Krill, Baby, Krill
At Grytviken I met a pair of young British researchers studying marine life on and around South Georgia. One focused on seals, the other on the tinier sea creatures. They were just beginning what seemed a pretty good, two-and-a-half-year long gig. Year-round there are fewer than twenty residents here, some doing science, others watching after the museum, so it requires a fair amount of self-sufficiency at least in keeping your mind occupied.
Though new to the assignment the young marine biologists had already identified one important statistic, which could have major impact on the future of South Georgia and all its animal and fish life, the apparent sharp decline in the one thing all life depends on out here: Krill.
The tiny, shrimp-like crustacean dominates the invertebrate community in the seas that surround South Georgia, lunching on the abundant phytoplankton and in turn forming the diet of most of South Georgia’s whales, squid, fish, seals and sea birds.
It’s estimated there are 650 million tons of krill in the Southern Ocean, more than the weight of all humans on earth put together (that’s a lot!). They form huge swarms a half-mile across, sometimes accompanied by a frenzy of predators. The largest swarms can cover 175 square miles and contain more than two million tons of krill. Those colossal numbers make it THE lynchpin in the Antarctic ecosystem and the ecology of krill is crucial to understanding the wealth of wildlife on and around South Georgia.
Krill are the main food for whales and several species of seals and seabirds, including fur seal, black-browed albatross and macaroni penguin. Krill are also eaten by many species of fish and squid, so even those species of whales, seals and birds that don’t eat krill themselves, ultimately depend on them because they live off krill-eating prey.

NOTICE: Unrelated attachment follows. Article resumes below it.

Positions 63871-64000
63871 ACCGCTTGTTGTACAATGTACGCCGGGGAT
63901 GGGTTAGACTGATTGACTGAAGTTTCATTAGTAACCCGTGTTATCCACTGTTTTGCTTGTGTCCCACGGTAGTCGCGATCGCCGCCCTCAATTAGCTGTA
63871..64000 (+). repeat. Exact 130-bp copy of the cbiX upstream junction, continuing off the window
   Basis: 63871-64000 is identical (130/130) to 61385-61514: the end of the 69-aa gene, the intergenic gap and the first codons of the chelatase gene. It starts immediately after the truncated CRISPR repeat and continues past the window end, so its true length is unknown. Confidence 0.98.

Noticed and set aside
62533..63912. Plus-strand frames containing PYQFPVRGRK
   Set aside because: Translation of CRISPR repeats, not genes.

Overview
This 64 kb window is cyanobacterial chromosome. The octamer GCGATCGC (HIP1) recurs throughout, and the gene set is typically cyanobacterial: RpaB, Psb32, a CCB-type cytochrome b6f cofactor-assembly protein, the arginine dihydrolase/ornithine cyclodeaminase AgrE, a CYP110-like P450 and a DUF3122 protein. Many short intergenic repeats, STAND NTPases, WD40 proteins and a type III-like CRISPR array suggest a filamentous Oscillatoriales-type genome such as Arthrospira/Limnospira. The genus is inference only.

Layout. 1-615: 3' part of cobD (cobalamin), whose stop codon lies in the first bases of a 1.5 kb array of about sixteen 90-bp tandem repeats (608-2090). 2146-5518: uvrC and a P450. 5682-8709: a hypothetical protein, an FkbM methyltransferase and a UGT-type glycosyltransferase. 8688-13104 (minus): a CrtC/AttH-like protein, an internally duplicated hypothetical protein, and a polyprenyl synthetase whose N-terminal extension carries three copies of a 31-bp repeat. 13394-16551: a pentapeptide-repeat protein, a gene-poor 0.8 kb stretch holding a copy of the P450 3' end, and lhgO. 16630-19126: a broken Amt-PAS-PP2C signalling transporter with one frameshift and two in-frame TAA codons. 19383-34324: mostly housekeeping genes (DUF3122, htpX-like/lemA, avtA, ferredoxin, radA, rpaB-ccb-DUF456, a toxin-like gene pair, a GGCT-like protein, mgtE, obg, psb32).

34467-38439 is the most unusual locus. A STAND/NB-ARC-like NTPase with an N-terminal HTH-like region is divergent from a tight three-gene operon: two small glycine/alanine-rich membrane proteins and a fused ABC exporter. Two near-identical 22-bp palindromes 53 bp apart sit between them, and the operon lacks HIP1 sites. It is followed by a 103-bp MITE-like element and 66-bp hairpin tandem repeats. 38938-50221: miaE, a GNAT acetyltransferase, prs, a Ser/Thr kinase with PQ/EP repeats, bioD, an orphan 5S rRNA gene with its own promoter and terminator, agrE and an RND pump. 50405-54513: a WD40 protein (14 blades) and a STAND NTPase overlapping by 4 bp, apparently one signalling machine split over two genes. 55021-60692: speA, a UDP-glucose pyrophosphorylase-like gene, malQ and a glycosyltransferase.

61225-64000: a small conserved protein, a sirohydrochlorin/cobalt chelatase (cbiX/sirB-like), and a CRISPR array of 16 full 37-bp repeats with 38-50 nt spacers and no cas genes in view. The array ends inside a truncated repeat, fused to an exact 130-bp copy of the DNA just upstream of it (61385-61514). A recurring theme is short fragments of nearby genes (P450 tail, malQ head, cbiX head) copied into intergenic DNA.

I’ve suggested in previous postings that Antarctica is all about the ice; now I’ve recalculated to suggest it may all be about the krill.
The incredible abundance of krill has always been linked to the cold average annual temperatures and the dynamics of the southern ocean currents. Today’s warmer winters, resulting in far less sea ice, results in far less krill.
It’s estimated since the 1970s that the krill population has dropped by eighty percent … Eighty percent! … due primarily to the loss of winter sea ice in the Antarctic Peninsula region. Another factor impacting its population is fishing. Russians and Japanese catch them for both a luxury commodity and staples for animal feed and aquaculture and each season the take grows.
I talk all the time about how man’s incredibly consumptive demands on the wildlife in the seas may be the end of the ocean, as we know it. Here even the tiny krill, far tinier than a fingernail, may soon pay the ultimate price.